There are several reasons for it. First and foremost, unlike Haryana teachers recruitment scam, Sharda scam or even fodder scam, the big fish are still at large. The arrest of 1800 persons so far consists mainly of touts, middlemen and students who allegedly paid bribes to get into professional courses and jobs through fraudulent means. Except for a former minister in Shivraj Chouhan cabinet, most influential persons are said to be still at large, giving scope of plotting and playing havoc with the system. It has to end either by the Supreme Court directing CBI probe or Prime Minister Narendra Modi taking a series of political and administrative steps.
In VYAPAM scam, Madhya Pradesh state governor Ram Naresh Yadav was named but instead of sacking him, union government sent an affidavit giving him protection under Article 361 (2) and 361 (3). In Bhopal, there was profound sense of dismay the day a division bench of Jabalpur High Court comprising Chief Justice A M Khanwilkar and Justice Rohit Arya set aside the FIR against 88-year-old Yadav and directed the Special Task Force (STF), the prosecuting agency not to take any "coercive action" against him.
The bench even observed, “While dealing with the primary question of extent of immunity and privilege extended to the Head of a State, during his term of office, which answers the jurisdictional fact, we proceed to quash the impugned FIR against the petitioner (Governor) on that count alone, with liberty to police to proceed in accordance with law, after the petitioner ceases to be the Governor."
Strangely and for rather inexplicit reasons , Narendra Modi government, which removed eleven governors who formerly owed allegiance to the UPA regime and sacked Kamla Beniwal and Aziz Qureshi without any remose, remains extremely kind and considerate towards Yadav.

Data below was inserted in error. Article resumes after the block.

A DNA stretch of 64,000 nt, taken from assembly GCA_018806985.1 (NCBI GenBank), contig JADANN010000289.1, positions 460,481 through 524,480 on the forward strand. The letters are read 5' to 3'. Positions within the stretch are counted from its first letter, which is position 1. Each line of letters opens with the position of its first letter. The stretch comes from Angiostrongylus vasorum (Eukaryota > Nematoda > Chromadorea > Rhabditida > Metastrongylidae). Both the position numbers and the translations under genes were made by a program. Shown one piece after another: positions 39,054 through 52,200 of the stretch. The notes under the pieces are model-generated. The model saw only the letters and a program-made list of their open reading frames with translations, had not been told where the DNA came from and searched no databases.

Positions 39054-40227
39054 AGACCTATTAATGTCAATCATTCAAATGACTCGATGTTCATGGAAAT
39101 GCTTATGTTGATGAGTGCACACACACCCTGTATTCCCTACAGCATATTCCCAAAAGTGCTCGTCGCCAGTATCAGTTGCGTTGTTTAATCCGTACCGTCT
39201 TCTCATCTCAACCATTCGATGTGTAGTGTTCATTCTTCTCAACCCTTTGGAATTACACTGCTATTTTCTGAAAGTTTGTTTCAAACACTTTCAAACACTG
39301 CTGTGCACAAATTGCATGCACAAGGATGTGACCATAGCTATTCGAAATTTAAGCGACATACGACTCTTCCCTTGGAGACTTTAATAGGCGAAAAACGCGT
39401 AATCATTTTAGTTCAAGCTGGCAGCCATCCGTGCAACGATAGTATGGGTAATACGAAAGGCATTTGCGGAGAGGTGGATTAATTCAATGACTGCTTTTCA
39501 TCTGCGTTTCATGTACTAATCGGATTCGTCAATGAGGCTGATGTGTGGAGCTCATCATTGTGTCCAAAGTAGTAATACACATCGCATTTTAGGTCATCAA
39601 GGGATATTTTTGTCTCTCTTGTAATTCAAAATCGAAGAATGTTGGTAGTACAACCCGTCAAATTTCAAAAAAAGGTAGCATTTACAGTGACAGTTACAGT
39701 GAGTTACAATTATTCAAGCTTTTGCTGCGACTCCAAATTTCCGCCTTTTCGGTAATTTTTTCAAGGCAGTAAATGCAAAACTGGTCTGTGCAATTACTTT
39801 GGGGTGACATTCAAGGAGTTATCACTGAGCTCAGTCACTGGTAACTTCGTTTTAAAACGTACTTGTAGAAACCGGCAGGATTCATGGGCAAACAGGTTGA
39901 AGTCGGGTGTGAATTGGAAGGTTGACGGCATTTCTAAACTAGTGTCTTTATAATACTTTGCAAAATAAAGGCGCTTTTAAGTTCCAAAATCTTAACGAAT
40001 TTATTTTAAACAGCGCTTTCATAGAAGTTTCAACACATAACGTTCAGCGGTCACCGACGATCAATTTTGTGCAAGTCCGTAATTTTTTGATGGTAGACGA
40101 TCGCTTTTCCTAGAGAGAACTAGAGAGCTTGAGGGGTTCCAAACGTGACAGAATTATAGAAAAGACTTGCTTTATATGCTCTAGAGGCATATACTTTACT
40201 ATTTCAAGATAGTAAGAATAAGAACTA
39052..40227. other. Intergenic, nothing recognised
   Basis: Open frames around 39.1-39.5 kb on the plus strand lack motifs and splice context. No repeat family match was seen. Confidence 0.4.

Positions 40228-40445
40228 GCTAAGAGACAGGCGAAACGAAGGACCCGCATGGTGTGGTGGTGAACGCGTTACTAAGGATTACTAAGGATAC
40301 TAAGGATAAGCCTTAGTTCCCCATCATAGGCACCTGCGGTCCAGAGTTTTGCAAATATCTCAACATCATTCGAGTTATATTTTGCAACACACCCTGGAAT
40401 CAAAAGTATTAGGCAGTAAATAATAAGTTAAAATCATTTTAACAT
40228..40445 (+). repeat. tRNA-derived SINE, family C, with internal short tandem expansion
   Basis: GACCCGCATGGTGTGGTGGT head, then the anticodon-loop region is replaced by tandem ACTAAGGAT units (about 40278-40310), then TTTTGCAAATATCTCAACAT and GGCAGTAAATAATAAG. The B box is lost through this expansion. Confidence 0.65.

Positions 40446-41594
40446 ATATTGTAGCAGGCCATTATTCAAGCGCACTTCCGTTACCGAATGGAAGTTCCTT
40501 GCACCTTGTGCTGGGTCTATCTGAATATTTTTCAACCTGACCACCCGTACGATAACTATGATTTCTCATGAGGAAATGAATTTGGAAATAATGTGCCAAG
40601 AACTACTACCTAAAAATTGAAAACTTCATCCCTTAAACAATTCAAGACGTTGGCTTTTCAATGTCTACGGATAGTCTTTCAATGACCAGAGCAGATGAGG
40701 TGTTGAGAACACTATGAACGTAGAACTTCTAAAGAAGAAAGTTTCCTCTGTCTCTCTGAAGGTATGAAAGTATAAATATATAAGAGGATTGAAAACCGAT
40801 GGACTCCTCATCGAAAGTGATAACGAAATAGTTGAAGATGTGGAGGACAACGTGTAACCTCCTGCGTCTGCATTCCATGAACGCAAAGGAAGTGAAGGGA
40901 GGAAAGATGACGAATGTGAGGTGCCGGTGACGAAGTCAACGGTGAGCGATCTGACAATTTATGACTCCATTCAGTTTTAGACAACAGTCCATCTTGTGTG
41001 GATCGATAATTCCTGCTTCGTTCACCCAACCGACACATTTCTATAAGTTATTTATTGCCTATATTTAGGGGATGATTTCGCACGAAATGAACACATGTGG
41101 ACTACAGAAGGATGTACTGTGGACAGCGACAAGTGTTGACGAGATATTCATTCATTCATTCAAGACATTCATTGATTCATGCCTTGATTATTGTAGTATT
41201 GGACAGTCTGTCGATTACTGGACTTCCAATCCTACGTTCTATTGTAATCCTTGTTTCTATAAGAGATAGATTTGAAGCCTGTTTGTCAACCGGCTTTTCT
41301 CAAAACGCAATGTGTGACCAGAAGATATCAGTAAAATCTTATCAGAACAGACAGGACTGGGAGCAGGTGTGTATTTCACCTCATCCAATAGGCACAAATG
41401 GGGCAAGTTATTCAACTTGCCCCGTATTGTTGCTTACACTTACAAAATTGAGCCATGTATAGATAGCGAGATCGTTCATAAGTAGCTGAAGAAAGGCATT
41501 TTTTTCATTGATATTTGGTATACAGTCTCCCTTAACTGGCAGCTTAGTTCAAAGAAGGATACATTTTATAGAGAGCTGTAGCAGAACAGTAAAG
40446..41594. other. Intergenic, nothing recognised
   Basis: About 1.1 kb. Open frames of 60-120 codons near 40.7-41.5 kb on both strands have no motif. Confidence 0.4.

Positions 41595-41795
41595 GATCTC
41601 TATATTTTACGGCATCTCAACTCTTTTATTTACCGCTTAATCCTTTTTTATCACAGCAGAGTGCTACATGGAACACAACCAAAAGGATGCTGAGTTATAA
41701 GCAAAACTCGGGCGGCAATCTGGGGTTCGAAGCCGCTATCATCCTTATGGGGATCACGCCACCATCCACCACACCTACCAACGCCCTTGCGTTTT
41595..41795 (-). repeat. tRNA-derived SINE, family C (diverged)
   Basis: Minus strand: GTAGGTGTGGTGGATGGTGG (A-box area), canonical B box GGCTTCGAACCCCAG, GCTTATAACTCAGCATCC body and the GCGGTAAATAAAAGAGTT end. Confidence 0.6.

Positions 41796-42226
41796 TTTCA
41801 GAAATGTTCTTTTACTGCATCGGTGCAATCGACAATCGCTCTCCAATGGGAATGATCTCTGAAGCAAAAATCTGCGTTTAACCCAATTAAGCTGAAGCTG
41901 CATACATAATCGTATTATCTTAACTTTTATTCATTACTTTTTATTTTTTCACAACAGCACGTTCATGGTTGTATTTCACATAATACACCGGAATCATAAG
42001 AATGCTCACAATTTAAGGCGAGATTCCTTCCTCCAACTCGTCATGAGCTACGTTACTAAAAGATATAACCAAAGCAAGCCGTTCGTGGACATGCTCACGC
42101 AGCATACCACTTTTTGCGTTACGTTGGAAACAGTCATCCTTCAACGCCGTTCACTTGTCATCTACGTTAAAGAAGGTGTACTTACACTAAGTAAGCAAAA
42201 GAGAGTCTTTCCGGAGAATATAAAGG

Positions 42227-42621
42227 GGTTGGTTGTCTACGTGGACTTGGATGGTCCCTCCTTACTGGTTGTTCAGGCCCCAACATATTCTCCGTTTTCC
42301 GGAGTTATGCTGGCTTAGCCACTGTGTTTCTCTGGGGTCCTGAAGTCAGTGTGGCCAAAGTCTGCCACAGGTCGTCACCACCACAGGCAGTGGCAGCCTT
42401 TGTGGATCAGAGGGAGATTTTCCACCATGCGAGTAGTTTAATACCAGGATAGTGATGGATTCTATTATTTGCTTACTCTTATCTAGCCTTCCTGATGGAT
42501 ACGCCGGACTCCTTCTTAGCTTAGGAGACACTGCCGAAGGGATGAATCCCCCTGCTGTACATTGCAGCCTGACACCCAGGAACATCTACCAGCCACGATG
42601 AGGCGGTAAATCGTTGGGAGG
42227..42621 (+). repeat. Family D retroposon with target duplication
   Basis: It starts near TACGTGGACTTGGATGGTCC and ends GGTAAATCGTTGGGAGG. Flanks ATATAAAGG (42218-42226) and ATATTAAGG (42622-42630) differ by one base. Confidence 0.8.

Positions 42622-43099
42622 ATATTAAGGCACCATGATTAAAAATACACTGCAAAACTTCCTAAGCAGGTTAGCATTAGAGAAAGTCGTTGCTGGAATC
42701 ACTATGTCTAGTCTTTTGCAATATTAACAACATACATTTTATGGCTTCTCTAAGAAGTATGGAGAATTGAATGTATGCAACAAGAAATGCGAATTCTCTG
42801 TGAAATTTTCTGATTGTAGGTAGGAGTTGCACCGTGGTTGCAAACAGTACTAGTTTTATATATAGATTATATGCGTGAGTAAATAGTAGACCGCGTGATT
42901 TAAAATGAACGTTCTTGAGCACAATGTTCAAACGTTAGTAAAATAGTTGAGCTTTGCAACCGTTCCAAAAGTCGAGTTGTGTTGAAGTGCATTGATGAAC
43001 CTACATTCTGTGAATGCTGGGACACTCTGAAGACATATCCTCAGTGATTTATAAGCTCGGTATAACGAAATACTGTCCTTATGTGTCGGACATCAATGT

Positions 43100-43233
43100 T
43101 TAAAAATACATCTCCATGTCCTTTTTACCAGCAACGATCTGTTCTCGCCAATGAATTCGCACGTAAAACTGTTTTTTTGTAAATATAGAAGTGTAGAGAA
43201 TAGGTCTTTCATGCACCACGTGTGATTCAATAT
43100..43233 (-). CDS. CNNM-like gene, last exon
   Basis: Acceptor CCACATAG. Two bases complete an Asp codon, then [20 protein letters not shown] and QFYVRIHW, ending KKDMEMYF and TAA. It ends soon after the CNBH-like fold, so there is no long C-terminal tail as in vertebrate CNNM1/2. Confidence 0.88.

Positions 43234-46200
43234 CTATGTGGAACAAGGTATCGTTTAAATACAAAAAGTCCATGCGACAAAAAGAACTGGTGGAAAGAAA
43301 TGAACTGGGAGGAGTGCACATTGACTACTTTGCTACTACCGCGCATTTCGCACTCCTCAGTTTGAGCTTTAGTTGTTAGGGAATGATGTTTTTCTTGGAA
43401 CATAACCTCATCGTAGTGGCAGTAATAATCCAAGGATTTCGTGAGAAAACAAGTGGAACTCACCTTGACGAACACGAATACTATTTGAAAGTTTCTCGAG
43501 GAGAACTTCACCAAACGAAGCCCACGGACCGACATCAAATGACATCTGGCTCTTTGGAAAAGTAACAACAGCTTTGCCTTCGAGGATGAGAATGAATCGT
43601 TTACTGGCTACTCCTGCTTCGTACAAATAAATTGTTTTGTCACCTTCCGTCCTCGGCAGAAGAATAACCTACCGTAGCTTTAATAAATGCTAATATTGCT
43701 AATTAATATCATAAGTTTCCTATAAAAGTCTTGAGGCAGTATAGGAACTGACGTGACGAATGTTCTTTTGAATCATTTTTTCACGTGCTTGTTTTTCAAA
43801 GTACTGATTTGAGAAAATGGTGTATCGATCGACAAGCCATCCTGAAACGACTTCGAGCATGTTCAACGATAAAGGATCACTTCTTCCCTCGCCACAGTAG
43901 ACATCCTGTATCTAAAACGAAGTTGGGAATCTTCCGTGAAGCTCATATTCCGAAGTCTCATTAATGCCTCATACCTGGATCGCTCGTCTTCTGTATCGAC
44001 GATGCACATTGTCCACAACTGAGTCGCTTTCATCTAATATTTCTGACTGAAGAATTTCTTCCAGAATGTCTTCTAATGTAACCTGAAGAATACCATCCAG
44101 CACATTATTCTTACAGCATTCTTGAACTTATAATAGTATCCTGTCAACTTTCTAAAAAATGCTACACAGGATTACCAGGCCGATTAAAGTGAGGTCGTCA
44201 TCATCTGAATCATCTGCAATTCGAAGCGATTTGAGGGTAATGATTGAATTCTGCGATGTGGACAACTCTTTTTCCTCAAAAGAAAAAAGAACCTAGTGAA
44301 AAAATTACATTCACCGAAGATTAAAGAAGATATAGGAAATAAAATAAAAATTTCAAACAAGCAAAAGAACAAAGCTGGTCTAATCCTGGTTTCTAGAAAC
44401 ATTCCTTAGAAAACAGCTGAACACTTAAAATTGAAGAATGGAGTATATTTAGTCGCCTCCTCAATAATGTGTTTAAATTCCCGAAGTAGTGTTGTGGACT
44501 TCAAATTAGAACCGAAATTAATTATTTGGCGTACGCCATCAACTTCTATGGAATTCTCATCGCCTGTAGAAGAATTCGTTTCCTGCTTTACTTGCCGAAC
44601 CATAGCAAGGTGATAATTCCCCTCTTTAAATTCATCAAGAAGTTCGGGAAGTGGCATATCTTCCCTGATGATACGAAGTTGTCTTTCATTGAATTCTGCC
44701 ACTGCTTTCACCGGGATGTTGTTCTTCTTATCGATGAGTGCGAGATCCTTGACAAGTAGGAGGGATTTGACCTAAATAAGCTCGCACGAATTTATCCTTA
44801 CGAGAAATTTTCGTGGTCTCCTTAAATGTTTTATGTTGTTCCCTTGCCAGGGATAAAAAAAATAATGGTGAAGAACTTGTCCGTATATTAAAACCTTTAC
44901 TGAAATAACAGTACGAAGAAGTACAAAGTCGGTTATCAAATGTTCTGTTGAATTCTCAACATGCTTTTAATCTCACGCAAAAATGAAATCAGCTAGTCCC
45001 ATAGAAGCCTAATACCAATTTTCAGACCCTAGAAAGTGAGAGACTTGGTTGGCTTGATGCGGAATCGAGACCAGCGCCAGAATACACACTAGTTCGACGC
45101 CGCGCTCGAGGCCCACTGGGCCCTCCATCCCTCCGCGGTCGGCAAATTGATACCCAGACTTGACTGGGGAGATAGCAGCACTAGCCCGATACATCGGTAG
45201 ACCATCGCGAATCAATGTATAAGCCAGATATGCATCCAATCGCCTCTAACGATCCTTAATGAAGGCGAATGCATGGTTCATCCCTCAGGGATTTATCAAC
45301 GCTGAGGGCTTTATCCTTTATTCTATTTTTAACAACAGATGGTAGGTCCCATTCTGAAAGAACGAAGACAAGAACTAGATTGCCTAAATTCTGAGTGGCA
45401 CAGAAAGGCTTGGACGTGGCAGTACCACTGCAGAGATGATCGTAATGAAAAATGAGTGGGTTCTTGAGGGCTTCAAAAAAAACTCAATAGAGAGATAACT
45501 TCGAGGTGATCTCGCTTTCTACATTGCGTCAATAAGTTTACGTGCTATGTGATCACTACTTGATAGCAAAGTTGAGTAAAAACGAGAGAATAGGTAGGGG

Are there any takers for a premise that Yadav’s alleged complicity in the forest guard recruitment exam could not be probed because it would have undermine “majesty of the office of the Governor of the State?”
Funnily, when heat was on governor, Madhya Pradesh Congress unit was demanding his exit in a hope that heat would turn on Chouhan.
There were more dramatic events between March-May 2015. Another high court order turned the tables on the Congress which had staked its prestige in trying to nail Chouhan as the master mind behind the scam. AICC general secretary Digvijaya Singh had relied on a cyber-expert, whose services were earlier hired by the Indore police and the special task force (STF). The court concluded that Digvijaya had produced forged documents and even recommended action against the whistle blower. Bhopal based veteran journalist N.D. Sharma wonders how court could rely on words of some police officers and without getting the evidence examined by an outside, expert agency.
Around the same time, the Madhya Pradesh high court directed the Special Investigation Team (SIT) not to do any investigation on its own but monitor the investigation being done by the STF which directly reports to Chouhan government.
Time is running out even as more and more deaths are coming to light, all eyes are now on Supreme Court and Prime minister of India.